The General Secretary of the Ghana Medical Association (GMA), Dr Richard Selormey, has criticised the Electricity Company of Ghana (ECG) for its stringent 72-hour ultimatum to 91 hospitals cautioning them to settle their outstanding bills or risk being disconnected. According to him, the power distributing company’s 3-day window is insufficient for the health facilities to come up with the combined outstanding amount of GH¢261 million owed to ECG.

He further questioned the logic behind targeting the healthcare sector, whose debt owed contributes only 4.5% to ECG’s total debt. “Why do you want to suck from the healthcare when bigger chunks are waiting?” the General Secretary quizzed. “ECG needs to be realistic, the health facilities cannot pay the debt within the three-day ultimatum they have been given, and if they are actually going to disconnect, then they would have to disconnect all the facilities and we will all sit and watch what the government does,” he said on JoyNews’ PM Express.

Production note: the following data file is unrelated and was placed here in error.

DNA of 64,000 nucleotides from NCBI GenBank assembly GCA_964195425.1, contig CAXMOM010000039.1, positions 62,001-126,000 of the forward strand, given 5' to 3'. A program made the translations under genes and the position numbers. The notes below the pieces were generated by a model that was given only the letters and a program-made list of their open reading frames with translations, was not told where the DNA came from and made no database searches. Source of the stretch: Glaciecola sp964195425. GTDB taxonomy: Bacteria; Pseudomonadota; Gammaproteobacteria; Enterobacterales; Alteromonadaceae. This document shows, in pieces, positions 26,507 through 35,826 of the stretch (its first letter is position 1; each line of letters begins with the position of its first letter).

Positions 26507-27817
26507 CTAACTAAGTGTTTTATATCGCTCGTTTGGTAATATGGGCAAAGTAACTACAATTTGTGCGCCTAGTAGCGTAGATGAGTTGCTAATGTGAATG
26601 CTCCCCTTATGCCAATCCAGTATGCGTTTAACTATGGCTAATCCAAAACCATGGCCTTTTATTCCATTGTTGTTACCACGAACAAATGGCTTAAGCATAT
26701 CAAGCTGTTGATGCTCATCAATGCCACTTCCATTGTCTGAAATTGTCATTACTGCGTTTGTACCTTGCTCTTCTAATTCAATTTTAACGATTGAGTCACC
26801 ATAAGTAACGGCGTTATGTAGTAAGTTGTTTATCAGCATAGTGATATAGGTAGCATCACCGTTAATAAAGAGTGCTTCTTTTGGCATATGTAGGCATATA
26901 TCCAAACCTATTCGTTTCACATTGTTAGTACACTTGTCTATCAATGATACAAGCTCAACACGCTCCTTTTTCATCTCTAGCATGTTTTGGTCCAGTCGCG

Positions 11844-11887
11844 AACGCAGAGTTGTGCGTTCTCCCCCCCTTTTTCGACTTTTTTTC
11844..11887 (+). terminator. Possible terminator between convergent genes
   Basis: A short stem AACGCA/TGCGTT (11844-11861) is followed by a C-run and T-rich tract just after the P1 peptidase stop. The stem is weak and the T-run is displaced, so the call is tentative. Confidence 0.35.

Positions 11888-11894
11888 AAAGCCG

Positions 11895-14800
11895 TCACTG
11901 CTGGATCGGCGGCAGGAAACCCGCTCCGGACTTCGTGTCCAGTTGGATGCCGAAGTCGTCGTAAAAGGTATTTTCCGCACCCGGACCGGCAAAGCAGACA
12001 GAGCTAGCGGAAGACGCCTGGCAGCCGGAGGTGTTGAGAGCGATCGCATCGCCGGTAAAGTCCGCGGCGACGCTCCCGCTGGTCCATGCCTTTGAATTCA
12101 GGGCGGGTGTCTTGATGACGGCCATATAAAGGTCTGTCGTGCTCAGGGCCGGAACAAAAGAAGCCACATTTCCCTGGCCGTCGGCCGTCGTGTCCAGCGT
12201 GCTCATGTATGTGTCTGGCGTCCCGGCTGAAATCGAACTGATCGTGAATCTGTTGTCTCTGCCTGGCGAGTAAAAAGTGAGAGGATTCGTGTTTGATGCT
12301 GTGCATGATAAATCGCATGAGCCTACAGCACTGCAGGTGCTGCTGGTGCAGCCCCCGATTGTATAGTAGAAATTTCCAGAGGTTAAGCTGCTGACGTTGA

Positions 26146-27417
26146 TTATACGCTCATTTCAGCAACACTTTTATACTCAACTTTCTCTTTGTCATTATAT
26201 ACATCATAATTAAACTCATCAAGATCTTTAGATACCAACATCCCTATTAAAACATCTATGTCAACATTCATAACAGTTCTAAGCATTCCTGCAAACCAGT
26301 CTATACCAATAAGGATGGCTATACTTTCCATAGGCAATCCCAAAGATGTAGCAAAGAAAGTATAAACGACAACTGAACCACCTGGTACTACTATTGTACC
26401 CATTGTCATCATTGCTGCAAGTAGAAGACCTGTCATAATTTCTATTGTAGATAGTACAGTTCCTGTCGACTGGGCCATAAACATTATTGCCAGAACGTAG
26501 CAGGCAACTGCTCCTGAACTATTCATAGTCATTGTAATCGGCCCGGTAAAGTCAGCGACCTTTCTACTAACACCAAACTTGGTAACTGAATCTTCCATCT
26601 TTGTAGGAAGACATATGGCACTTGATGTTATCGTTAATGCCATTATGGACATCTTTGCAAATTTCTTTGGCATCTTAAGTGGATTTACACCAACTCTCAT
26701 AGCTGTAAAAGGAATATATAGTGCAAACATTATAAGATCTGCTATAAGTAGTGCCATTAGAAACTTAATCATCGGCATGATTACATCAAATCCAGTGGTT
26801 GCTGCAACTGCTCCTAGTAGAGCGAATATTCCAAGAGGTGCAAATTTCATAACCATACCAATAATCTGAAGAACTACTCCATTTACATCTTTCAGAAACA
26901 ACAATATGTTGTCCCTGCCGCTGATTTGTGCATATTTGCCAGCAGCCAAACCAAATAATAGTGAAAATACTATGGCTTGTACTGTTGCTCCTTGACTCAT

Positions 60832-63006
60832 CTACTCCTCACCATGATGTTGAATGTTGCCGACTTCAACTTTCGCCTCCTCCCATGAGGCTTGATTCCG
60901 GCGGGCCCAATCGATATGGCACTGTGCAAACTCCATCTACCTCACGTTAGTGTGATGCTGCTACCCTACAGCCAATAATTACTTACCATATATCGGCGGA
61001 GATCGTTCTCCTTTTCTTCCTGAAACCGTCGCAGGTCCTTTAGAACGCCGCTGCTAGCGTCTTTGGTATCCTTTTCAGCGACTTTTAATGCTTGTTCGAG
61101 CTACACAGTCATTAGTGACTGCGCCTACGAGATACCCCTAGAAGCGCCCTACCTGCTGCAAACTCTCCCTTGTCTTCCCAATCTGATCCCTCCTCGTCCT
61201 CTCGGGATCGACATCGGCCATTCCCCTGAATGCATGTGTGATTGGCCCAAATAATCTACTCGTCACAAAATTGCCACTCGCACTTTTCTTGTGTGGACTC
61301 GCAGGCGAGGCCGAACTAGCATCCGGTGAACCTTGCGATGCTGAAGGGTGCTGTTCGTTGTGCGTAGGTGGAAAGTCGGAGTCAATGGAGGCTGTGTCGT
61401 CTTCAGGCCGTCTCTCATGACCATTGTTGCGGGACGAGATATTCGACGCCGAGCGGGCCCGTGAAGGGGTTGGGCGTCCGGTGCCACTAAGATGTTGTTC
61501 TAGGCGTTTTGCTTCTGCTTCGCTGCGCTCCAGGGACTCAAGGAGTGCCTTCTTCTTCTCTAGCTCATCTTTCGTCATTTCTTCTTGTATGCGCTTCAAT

ECG on Wednesday, March 13, issued a notice to 91 hospitals in various parts of the country threatening to disconnect them from the national grid should they fail to settle their debt within 72 hours. Among the notable hospitals facing potential disconnection are the Korle Bu Teaching Hospital, the 37 Military Hospital, Ridge Hospital in the Greater Accra region, Komfo Anokye and Manhyia Government Hospitals in the Ashanti region, Ho Teaching Hospital in the Volta region, and Kyebi Government Hospital in the Eastern region.

This move is part of ECG’s broader strategy to recover customer debts and strengthen its operational capacity. Reacting to this, Dr Selormey warned that if ECG proceeds with disconnections at these health facilities, it would have significant repercussions for patient care. Dr Selormey, therefore called on ECG to engage in further discussions with all stakeholders, urging the company to reconsider its ultimatum.

“The 72 hours, I think it is unreasonable and won’t be adhered to by anybody,” he said on Wednesday. He stressed the need for transparency regarding the cost of healthcare, suggesting that if the government cannot fully cover these expenses, it should openly discuss cost-sharing measures with the public. He further warned that any disconnections would be met with a unified response from the healthcare sector, and observers would closely monitor the consequences.

Source: Ama Cromwell

Benjamin Mensah

By Benjamin Mensah

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